Nonprofit organizations – and their boards – are on the front lines of many of the societal problems we face. They are advocates, providers of human services and collaborators for social change. And they are predominantly white.
A recent study of Board practices, Leading With Intent published by BoardSource noted that “boards are not prioritizing demographics in their recruitment practices”. The survey they undertook of their members received responses from 1,545 organizations nationally. Of those organizations, 90% of their Chief Executives were Caucasian, as was 90% of Board Chairs and 84% of Board members.
While the survey may not be a representative sampling, I contend that you can walk into the Board rooms of nonprofits across the country and see predominantly white faces. Recruiting for diversity is often given lip service. Even in instances when there is an effort to diversify the board, the reality is that boards self-perpetuate and as they seek new members, they go to the well that is familiar – and that well looks just like they do.
To address issues of racial equity and bring about real change requires new perspectives. It requires that the people sitting around the boardroom table represent and understand the problems an organization is trying to solve. Recently I had a conversation with the Chair of the Governance Committee for a client I am working with. The organization he represents serves predominantly immigrant children and children of color. He asked me, “Does diversity really matter? I know it is something we keep hearing, but why should it be a priority?” I asked him how his board evaluates the effectiveness of their programs and the impact they are having. How do they know whether they are reaching children in meaningful ways – ways that address their cultural concerns, including issues of trust and opportunity, if they are only seeing it from their own lenses? As he thought about this he said, “I am a white man. The entire leadership of the Board is white, and predominantly men. The answer is – we don’t know”. Then he hesitated a moment and continued, noting that a new board member, a woman of color, had just joined the Board and his committee. He said he thought it would be good to have her work with the committee for a few months – then he would step down with the intent she would assume his leadership role. That at least it would change a little. It’s a small step, true – but it is a step forward.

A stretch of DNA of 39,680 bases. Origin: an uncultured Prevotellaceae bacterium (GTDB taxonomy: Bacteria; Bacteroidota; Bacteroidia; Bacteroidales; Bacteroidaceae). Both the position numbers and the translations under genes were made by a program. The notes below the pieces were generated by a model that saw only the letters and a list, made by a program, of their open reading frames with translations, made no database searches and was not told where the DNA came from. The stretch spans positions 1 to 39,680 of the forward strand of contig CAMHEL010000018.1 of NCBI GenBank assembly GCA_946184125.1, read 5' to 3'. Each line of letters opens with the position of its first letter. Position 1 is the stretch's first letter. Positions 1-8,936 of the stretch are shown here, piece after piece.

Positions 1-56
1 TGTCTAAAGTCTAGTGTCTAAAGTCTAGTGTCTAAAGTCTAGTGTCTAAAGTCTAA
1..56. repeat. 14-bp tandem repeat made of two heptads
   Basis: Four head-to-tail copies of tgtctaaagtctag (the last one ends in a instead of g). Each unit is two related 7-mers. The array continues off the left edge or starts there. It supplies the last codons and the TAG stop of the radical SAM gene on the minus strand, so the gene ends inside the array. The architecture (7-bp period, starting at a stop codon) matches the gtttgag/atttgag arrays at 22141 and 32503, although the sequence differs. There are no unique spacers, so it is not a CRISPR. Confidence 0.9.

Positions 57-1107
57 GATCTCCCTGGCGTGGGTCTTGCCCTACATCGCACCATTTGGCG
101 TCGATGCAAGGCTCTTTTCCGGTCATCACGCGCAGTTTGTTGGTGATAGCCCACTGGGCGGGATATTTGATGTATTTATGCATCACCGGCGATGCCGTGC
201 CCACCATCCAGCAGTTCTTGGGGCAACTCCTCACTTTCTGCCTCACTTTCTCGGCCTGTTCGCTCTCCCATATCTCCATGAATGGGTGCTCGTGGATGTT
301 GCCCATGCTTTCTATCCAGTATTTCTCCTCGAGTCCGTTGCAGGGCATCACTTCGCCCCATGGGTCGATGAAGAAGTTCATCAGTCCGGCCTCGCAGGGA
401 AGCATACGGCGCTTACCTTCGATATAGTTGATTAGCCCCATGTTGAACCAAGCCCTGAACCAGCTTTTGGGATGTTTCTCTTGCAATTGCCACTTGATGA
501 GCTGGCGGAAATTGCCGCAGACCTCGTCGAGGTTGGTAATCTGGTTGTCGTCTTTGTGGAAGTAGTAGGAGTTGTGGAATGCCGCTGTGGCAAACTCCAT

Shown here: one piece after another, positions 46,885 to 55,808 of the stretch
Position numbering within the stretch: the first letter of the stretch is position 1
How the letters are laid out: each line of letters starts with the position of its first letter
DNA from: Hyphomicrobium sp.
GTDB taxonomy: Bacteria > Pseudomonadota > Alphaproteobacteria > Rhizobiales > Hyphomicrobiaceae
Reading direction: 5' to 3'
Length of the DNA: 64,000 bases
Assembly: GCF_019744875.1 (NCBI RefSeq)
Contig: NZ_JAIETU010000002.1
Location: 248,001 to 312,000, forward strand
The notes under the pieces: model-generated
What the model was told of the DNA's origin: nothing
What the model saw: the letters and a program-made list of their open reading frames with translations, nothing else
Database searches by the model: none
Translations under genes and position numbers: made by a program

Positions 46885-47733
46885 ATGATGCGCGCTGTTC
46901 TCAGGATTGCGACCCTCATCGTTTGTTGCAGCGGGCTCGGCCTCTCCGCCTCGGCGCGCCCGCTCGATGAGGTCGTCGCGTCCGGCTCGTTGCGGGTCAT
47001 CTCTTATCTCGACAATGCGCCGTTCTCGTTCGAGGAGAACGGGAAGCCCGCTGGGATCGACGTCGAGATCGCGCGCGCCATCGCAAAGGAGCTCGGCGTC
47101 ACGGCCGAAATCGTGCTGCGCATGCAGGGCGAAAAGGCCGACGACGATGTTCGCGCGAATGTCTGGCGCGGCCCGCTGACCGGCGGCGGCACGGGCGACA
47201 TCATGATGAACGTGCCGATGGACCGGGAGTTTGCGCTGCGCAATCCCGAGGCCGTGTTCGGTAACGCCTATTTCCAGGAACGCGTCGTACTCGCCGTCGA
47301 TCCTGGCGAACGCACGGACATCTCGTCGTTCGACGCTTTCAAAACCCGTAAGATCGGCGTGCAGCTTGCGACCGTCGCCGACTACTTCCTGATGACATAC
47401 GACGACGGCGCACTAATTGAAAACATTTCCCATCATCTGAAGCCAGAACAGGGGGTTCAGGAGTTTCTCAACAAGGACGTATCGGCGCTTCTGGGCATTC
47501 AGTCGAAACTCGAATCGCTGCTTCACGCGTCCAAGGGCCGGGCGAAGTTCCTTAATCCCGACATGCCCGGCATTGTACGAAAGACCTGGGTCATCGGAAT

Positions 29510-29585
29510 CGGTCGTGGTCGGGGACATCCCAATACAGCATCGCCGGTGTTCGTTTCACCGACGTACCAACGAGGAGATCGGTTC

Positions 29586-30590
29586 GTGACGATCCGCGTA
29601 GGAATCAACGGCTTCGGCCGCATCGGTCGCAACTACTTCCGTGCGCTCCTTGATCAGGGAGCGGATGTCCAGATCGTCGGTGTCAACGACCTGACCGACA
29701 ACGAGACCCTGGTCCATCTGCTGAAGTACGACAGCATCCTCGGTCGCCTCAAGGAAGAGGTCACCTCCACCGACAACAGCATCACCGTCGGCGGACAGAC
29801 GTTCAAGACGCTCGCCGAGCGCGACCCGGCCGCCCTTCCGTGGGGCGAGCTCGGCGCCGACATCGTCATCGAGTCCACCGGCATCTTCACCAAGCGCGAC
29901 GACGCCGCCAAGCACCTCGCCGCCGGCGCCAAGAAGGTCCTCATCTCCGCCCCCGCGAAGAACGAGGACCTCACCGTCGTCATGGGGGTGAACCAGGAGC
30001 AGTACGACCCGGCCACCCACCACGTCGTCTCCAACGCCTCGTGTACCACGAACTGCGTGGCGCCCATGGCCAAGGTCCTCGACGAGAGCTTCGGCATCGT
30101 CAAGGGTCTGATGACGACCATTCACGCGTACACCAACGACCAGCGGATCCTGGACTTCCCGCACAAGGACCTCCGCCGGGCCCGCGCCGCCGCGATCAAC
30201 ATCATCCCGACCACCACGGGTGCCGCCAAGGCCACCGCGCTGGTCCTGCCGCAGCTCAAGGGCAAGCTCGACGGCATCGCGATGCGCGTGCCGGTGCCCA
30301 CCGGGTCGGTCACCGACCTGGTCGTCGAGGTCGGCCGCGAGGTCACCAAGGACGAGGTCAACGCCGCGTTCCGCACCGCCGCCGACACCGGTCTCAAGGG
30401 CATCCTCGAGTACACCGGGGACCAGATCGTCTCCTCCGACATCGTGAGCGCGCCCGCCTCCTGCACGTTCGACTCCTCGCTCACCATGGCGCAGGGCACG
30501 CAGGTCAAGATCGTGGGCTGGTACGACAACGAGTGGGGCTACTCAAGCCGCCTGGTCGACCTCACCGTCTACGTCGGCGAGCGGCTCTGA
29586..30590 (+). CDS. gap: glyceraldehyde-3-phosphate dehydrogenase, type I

In board rooms throughout the country, we need to have board members asking these same questions. And they need to listen in ways they have not done so in the past. And perhaps those small steps can grow and make a real change.